1. Karl Staesche: Paleocene or Palaeocene ?. Journal of the German Geological Society, 115: 664-669, Stuttgart 1963, ISSN  0012-0189 Abstract
  2. a b Michael J. Henehan, Andy Ridgwell, Ellen Thomas, Shuang Zhang, Laia Alegret, Daniela N. Schmidt, James WB Rae, James D. Witts, Neil H. Landman, Sarah E. Greene, Brian T. Huber, James R. Super, Noah J. Planavsky, Pincelli M. Hull: Rapid ocean acidification and protracted Earth system recovery followed the end-Cretaceous Chicxulub impact . In: PNAS . 116, No. 43, October 2019. doi : 10.1073 / pnas.1905989116 .
  3. Pincelli M. Hull, André Bornemann, Donald E. Penman, Michael J. Henehan, Richard D. Norris, Paul A. Wilson, Peter Blum, Laia Alegret, Sietske J. Batenburg, Paul R. Bown, Timothy J. Bralower, Cecile Cournede, Alexander Deutsch, Barbara Donner, Oliver Friedrich, Sofie Jehle, Hojung Kim, Dick Kroon, Peter C. Lippert, Dominik Loroch, Iris Moebius, Kazuyoshi Moriya, Daniel J. Peppe, Gregory E. Ravizza, Ursula Röhl, Jonathan D Schueth, Julio Sepúlveda, Philip F. Sexton, Elizabeth C. Sibert, Kasia K. Śliwińska, Roger E. Summons, Ellen Thomas, Thomas Westerhold, Jessica H. Whiteside, Tatsuhiko Yamaguchi, James C. Zachos: On impact and volcanism across the Cretaceous-Paleogene boundary . (PDF) In: Science . 367, No. 6475, January 2020, pp. 266-272. doi : 10.1126 / science.aay5055 .
  4. Julia Brugger, Georg Feulner, Stefan Petri: Baby, it's cold outside: Climate model simulations of the effects of the asteroid impact at the end of the Cretaceous . In: Geophysical Research Letters . 44, No. 1, January 2017, pp. 419-427. doi : 10.1002 / 2016GL072241 .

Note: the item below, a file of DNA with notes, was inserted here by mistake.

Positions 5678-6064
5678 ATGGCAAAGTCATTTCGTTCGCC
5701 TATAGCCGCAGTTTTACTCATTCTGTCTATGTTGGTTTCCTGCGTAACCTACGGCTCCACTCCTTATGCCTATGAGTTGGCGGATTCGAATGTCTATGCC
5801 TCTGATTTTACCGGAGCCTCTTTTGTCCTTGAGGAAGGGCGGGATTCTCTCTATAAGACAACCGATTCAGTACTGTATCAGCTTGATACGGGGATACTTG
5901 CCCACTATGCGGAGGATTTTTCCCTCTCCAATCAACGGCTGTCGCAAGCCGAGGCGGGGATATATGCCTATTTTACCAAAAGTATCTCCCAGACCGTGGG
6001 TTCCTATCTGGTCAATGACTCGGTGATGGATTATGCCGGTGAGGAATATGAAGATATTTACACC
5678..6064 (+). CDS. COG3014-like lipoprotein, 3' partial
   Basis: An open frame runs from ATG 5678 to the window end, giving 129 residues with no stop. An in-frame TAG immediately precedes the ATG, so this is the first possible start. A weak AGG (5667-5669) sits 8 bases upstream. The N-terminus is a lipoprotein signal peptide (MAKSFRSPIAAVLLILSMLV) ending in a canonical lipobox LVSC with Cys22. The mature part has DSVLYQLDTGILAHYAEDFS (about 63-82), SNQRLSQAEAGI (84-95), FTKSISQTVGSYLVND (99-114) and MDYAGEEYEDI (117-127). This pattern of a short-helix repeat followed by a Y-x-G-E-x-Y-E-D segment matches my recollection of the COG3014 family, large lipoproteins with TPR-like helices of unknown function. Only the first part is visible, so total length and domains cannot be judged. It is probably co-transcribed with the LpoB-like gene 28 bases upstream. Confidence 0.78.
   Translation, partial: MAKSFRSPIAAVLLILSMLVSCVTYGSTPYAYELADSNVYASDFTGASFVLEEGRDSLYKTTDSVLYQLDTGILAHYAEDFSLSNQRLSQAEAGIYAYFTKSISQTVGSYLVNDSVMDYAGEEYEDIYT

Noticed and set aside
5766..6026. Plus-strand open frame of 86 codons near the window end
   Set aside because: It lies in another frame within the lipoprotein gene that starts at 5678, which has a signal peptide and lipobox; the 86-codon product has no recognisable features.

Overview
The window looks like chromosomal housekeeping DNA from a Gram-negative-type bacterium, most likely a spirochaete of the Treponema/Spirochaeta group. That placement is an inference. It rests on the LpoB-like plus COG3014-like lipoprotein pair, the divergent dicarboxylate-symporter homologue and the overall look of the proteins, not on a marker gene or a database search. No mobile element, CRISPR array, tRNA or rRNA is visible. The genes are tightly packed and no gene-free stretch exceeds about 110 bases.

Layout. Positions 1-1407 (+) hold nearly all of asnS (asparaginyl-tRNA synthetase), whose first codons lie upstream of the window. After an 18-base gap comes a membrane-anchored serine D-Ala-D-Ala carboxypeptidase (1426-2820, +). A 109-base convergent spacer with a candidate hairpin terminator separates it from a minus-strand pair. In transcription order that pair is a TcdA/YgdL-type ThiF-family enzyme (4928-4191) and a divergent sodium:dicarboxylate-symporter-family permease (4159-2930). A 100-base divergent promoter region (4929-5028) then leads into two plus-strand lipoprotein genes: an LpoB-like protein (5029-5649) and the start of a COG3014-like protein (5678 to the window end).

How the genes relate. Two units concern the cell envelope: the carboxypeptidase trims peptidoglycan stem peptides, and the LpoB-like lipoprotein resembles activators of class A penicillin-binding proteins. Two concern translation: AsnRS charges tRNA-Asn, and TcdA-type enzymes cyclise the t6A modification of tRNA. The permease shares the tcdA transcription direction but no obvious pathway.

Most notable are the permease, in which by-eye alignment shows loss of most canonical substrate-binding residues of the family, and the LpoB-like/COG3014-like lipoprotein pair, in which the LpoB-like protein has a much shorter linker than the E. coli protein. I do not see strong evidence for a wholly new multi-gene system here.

5. Mark A. Richards, Walter Alvarez, Stephen Self, Leif Karlstrom, Paul R. Renne, Michael Manga, Courtney J. Sprain, Jan Smit, Loÿc Vanderkluysen, Sally A. Gibson: Triggering of the largest Deccan eruptions by the Chicxulub impact . (PDF) In: Geological Society of America Bulletin . April 2015. doi : 10.1130 / B31167.1 .
  6. ^ Sierra V. Petersen, Andrea Dutton, Kyger C. Lohmann: End-Cretaceous extinction in Antarctica linked to both Deccan volcanism and meteorite impact via climate change . In: Nature Communications . July 7, 2016. doi : 10.1038 / ncomms12079 .
  7. Margret Steinthorsdottir, Vivi Vajda, Mike Poled: Global trends of pCO 2 across the Cretaceous – Paleogene boundary supported by the first Southern Hemisphere stomatal proxy-based pCO 2 reconstruction . (PDF) In: Palaeogeography, Palaeoclimatology, Palaeoecology . 464, December 2016, pp. 143–152. doi : 10.1016 / j.palaeo.2016.04.033 .
  8. Jennifer B. Kowalczyk, Dana L. Royer, Ian M. Miller, Clive W. Anderson, David J. Beerling, Peter J. Franks, Michaela Grein, Wilfried Konrad, Anita Roth ‐ Nebelsick, Samuel A. Bowring, Kirk R. Johnson, Jahandar Ramezani: Multiple Proxy Estimates of Atmospheric CO 2 From an Early Paleocene Rainforest . (PDF) In: Paleoceanography and Paleoclimatology . 33, No. 12, December 2018, pp. 1427–1438. doi : 10.1029 / 2018PA003356 .